Living Forgotten Realms: Too Much Roll-Playing

December 14, 2008 | | Comments 0

Much as I take issue with the design decisions of “4th Edition Dungeons and Dragons” as a rules set, I rather enjoy the “Forgotten Realms” campaign setting.  “FR” always struck me as the more  “mature” campaign setting that

Forgotten Realms Players Guide

Forgotten Realms Players Guide

required a bit more cunning and thought than “Greyhawk.” When Wizards of the Coast announced a “Living” campaign version of FR, I hoped it might fill the void left from the soon-to-end  “Living Arcanis” campaign. For those that are not familiar with Arcanis, it was very story oriented. In fact, there were entire adventures that had no combat…and they were fun! I had no illusions that the LFR modules’ storyline needed that level of role-playing, but I thought happy thoughts and started playing.

So, my heart filled with hope, I played several Living Forgotten Realms modules at various game stores, conventions and home games. I think I had a total of six or seven under my belt including the three “Weekend in the Realms” modules when I noticed the pattern.  Regardless of author, each module had some basic storyline, 2-4 encounters and some wrap-up text. When I say “basic storyline” I mean cliched and simplistic.  Kill bandits, rescue a princess or recover/deliver an item. I understand there are a finite number of plots for fantasy games, but at least try to add some spin to the old classics.  What story there was merely served to provide some “role-playing” fig leaves to the pre-programmed combat encounters.  My game play experience proceeded as follows:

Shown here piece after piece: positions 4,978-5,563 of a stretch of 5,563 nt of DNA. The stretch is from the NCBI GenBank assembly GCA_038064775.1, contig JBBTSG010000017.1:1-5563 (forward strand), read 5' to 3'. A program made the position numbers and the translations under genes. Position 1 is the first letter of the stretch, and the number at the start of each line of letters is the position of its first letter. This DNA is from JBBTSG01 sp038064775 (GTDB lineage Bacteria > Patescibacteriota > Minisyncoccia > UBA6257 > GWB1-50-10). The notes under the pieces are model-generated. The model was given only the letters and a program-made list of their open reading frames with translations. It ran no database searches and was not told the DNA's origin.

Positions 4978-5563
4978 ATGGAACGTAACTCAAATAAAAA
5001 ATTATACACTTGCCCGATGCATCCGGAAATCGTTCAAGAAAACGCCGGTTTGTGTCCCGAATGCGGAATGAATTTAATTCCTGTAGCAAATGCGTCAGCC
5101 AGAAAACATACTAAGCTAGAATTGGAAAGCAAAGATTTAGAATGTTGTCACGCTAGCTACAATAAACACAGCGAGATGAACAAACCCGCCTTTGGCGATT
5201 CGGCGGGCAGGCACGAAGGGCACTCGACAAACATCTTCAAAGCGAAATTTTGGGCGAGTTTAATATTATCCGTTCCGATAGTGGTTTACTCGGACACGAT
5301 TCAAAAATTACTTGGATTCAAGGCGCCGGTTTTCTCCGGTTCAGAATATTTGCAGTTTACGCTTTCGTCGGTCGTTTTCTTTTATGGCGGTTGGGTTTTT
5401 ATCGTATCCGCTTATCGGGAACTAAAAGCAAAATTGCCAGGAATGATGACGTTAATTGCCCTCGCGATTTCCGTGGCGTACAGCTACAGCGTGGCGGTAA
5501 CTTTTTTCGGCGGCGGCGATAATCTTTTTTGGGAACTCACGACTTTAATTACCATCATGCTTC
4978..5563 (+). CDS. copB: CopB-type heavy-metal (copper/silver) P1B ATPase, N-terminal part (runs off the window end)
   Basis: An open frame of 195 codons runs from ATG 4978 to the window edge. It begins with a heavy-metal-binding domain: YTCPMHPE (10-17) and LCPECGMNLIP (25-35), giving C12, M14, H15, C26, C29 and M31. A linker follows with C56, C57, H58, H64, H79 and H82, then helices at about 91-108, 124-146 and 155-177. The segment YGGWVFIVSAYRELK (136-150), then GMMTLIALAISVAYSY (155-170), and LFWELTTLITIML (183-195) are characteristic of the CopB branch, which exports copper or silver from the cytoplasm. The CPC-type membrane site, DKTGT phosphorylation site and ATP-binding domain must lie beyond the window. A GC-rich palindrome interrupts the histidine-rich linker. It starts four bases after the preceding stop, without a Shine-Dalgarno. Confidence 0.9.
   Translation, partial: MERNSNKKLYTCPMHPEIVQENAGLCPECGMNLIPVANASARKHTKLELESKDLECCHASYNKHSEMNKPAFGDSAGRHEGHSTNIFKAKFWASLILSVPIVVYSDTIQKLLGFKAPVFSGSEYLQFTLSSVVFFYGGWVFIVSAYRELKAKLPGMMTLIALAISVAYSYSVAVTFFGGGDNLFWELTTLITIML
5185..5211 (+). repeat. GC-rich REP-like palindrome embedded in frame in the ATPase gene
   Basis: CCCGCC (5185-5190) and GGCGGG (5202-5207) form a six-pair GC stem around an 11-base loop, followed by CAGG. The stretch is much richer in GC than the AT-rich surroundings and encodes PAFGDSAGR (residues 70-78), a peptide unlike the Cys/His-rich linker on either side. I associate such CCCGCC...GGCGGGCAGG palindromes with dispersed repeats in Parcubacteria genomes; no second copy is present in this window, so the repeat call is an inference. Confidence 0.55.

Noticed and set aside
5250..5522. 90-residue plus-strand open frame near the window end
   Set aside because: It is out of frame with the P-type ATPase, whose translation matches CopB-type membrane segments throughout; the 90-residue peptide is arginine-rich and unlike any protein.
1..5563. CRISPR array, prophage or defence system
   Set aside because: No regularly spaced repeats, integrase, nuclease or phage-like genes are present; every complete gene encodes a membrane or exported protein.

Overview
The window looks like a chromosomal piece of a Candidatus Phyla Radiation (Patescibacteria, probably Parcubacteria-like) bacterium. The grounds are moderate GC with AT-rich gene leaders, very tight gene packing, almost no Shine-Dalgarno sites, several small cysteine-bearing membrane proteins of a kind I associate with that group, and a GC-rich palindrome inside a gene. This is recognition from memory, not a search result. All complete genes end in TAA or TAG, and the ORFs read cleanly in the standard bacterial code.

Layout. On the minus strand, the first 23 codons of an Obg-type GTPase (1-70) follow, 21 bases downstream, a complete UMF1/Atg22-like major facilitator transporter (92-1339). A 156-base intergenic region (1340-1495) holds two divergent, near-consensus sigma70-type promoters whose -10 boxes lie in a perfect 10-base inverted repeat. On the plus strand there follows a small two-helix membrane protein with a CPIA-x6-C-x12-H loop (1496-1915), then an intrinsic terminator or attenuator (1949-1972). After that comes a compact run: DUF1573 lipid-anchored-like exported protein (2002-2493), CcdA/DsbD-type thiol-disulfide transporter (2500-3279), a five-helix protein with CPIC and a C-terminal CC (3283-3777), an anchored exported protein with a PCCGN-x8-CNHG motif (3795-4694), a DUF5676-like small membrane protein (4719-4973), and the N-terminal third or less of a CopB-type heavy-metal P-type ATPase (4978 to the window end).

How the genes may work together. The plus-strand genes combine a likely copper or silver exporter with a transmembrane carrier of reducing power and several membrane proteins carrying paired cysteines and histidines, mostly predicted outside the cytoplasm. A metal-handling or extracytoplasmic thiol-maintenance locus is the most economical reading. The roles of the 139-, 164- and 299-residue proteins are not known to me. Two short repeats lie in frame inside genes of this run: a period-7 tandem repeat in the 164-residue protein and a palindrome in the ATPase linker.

• 15 minutes of story
  • 3 hours, 30 minutes of combat or skill challenges
  • 15 minutes of story

Nothing against the various DMs that ran the modules. There was simply not much there to work with.  I know that WOTC pitches LFR as “fun” and  easy to play, without a rigorous storyline that might be a barrier to entry, but they can do much better. Perhaps I suffered through a particularly bad batch of modules, but I doubt it.

Role-playing games are about story. Combat is a component of the story, it adds momentum and risk to the adventure, driving the plot.  Concentrating so heavily on the combat of “Dungeons and Dragons” is a disservice to the story and mind-numbing for the players.  Endless combat encounters with no story belong in the realm of the pure tactical wargames like “Warhammer,” not in a role-playing game.

I am disappointed that LFR has not met my expectations, more so because Arcanis and “Living Death” managed to put together good role-playing experiences in a 4-hour convention slot module with significantly fewer resources and backing. Poor storylines are not terminal  for the campaign, but it is an issue that should be addressed and soon. I will keep playing, hoping that the module quality improves as the campaign matures.

I will let you know how it goes.

Trask, The Last Tyromancer

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About the Author: Trask is a long-time gamer, world traveler and history buff. He hopes that his scribblings will both inform and advance gaming as a hobby.